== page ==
I’ll be watching to see if Mr Perry offers any further thoughts on foreign policy, and whether he weighs in on national controversies that have thus far passed over Texas. One to watch: gay marriage. Mr Perry is against it, but there hasn’t been much of a debate over it in Texas, which has seen no serious effort to legalise same-sex marriage or civil unions. And it’s an issue where the Republican primary voters differ from the emerging national majority in favour. If Mr Perry is happy being the governor, or just a national opposition figure, he’ll stick to his guns on the subject. If he’s looking to be president, I would expect a slightly hedged view: he might say that there’s already a federal law on the subject, for example, but that as a supporter of states’ rights he recognises their right to differ.

For one thing, it’s a little misleading to say that same-sex marriage has “passed over” Texas or that “there hasn’t been much debate over it.” Perry was governor in 2005, when he not only supported but championed the state’s constitutional amendment banning both same-sex marriage and civil unions. As Religion Dispatches noted recently, Perry even staged a ceremonial and totally unnecessary bill-signing ceremony for the amendment, with Tony Perkins of the Family Research Council and Don Wildmon of the American Family Association in attendance.

Does this really sound like a man who believes same-sex marriage should be left up to the states? Moreover, what would Perry have to gain in a GOP primary — or even in the general election – by softening his stance on same-sex marriage? Maybe the Economist should stick to reporting on British politics.

—  John Wright

Gov. Perry to weigh presidential bid

Rick Perry

Texas Gov. Rick Perry says he will consider running for president after the Legislature adjourns.

Perry reportedly made the statement to reporters at the Capitol this morning. The media has been buzzing for weeks about a possible Perry presidential bid, but until today the governor has not made any indication that he would consider it.

If nothing else, assuming Perry does run, we look forward to finally seeing a a full and thorough investigation of those longstanding gay rumors.

Perry may not be gay. He may not even be bisexual. Who knows? But if he is gay, he certainly has the anti-LGBT cred you’d expect from a closet case. For more on his record on LGBT issues, let’s turn to an excerpt from my 2009 story about his primary against Sen. Kay Bailey Hutchison:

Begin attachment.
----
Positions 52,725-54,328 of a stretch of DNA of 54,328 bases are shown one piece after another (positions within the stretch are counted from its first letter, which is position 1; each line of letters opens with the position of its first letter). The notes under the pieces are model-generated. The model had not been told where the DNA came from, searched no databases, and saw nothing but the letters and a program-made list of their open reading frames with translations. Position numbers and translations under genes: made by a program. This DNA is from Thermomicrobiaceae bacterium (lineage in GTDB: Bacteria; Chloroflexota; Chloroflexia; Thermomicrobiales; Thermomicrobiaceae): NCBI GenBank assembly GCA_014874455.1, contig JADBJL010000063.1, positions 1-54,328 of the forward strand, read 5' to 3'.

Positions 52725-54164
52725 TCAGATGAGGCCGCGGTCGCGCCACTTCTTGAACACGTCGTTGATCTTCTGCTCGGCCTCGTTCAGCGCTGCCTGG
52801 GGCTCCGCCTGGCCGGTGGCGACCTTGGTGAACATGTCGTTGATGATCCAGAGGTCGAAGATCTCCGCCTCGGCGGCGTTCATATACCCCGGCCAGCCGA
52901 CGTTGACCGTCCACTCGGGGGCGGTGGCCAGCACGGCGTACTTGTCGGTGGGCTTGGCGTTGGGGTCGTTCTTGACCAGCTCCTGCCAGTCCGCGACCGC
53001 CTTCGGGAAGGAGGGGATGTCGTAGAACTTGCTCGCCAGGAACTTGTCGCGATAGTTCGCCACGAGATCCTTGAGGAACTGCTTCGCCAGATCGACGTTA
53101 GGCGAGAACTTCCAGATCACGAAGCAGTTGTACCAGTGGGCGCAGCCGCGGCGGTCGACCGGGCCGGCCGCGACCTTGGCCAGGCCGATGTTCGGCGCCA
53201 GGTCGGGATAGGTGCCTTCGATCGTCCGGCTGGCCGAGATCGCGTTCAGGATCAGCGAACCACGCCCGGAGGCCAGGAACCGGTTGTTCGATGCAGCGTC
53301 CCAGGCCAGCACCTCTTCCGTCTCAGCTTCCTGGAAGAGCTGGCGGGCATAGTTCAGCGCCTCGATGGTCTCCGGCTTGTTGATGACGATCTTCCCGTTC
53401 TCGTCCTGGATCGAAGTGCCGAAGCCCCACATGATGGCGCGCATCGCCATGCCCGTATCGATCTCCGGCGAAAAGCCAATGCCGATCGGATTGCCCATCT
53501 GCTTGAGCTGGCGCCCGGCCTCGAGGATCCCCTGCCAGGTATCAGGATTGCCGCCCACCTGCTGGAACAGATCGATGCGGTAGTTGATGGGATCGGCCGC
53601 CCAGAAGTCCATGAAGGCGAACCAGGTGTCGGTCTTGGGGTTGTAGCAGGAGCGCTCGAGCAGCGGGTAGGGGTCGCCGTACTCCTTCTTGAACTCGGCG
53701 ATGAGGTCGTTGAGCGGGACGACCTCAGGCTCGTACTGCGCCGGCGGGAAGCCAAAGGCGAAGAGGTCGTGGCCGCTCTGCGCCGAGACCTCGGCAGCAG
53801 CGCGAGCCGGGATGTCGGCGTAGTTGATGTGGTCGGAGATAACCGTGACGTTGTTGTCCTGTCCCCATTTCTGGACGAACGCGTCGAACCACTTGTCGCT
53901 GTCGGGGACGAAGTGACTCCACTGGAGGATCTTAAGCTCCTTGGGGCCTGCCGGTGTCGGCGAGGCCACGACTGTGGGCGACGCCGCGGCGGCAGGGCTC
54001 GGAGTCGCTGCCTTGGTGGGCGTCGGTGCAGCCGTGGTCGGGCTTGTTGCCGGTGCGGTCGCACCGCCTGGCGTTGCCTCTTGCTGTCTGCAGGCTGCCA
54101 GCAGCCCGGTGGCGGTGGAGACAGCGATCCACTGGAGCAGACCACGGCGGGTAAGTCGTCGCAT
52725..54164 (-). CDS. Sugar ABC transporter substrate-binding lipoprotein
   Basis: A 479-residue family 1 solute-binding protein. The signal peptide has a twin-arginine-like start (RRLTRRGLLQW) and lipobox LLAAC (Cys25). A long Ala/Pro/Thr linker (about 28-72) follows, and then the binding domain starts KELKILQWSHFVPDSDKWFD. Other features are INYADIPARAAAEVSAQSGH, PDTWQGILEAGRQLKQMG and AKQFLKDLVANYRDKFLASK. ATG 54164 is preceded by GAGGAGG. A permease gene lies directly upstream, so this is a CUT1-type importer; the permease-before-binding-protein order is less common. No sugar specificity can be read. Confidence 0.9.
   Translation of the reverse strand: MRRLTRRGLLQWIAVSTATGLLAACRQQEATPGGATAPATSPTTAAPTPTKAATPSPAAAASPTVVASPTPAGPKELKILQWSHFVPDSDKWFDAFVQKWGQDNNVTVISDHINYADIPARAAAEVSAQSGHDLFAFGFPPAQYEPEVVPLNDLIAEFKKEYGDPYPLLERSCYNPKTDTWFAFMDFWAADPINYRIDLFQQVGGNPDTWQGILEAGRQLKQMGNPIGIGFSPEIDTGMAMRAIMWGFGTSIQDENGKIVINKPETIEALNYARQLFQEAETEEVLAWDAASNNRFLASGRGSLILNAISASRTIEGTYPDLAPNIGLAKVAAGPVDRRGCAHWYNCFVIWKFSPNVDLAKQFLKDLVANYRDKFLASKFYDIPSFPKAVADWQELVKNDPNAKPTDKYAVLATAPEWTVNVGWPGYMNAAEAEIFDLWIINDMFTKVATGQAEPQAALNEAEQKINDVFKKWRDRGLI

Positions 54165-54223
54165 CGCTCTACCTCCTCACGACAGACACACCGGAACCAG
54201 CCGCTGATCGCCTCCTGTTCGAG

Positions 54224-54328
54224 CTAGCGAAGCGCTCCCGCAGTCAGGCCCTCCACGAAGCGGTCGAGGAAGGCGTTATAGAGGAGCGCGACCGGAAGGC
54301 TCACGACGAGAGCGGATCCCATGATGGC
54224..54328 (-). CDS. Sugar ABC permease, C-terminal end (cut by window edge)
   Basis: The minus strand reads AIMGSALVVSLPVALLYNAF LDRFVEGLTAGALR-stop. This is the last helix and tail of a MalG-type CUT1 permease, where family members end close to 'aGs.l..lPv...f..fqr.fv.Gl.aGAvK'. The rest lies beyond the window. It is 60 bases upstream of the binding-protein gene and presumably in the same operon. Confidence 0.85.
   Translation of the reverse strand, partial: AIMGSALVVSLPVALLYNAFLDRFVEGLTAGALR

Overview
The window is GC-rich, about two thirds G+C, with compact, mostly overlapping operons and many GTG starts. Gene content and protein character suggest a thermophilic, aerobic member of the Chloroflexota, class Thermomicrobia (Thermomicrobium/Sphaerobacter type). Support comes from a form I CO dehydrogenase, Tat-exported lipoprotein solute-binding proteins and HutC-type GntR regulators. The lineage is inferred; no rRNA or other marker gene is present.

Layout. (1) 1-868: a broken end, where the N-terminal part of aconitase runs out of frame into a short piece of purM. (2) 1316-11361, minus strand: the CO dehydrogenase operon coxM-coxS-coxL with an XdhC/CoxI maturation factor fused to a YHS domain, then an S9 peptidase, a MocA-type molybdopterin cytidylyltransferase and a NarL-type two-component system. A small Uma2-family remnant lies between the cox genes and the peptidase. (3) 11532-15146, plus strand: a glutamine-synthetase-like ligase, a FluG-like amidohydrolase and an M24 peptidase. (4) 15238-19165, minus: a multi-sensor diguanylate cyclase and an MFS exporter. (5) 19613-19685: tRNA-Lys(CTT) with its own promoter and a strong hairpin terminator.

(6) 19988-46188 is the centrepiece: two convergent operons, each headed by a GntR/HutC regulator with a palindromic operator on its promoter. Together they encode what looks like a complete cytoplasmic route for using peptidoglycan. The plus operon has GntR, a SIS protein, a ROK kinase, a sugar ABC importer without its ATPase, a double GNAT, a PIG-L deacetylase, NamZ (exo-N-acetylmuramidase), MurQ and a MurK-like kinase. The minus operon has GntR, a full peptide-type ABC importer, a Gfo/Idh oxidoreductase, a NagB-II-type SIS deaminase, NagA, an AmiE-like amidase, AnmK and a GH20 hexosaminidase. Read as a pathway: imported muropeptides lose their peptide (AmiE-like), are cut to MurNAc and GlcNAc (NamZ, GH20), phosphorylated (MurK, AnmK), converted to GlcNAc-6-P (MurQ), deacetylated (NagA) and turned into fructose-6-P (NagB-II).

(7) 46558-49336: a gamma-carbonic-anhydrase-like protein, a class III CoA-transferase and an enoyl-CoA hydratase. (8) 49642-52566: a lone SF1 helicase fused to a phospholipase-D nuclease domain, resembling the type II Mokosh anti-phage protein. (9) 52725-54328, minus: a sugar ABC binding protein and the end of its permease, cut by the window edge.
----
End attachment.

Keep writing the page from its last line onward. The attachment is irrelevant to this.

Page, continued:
Paul Scott, executive director of Austin-based Equality Texas, said Perry’s only act in favor of LGBT equality in nine years as governor was signing the James Byrd Jr. Hate Crimes Act of 2001, which includes “sexual preference” instead of “sexual orientation.”

“I guess you could say that someone could be worse [on LGBT issues], because they could have opposed the Hate Crimes Act,” Scott said.

Neither Perry’s campaign nor the Governor’s Office responded to a request for an interview about LGBT issues.

According to news reports, Perry actually attempted to derail the Hate Crimes Act as it moved through the state Senate, but quickly signed it under political pressure once it reached his desk.

In 2003, Perry signed Texas’ Defense of Marriage Act, which prohibits the recognition of civil unions and other same-sex relationships from out of state. And in 2005, he would become a vocal supporter of Proposition 2, Texas’ constitutional amendment banning same-sex marriage.

Perry hosted a ceremony at a Fort Worth church to sign the resolution placing the amendment on the ballot even though his signature was not required, and he overtly used Prop 2 to try to build support among conservative evangelical voters in advance of his 2006 re-election campaign.

Perry once called Texas’ anti-sodomy statute “appropriate,” and, asked during the Prop 2 fight what he would tell gay and lesbian veterans returning from Iraq who wanted to wed, he said, “If there is some other state that has a more lenient view than Texas, then maybe that’s a better place for them to live.”

“He’s not known as a champion of LGBT rights in any way, form or fashion,” Scott said.

—  John Wright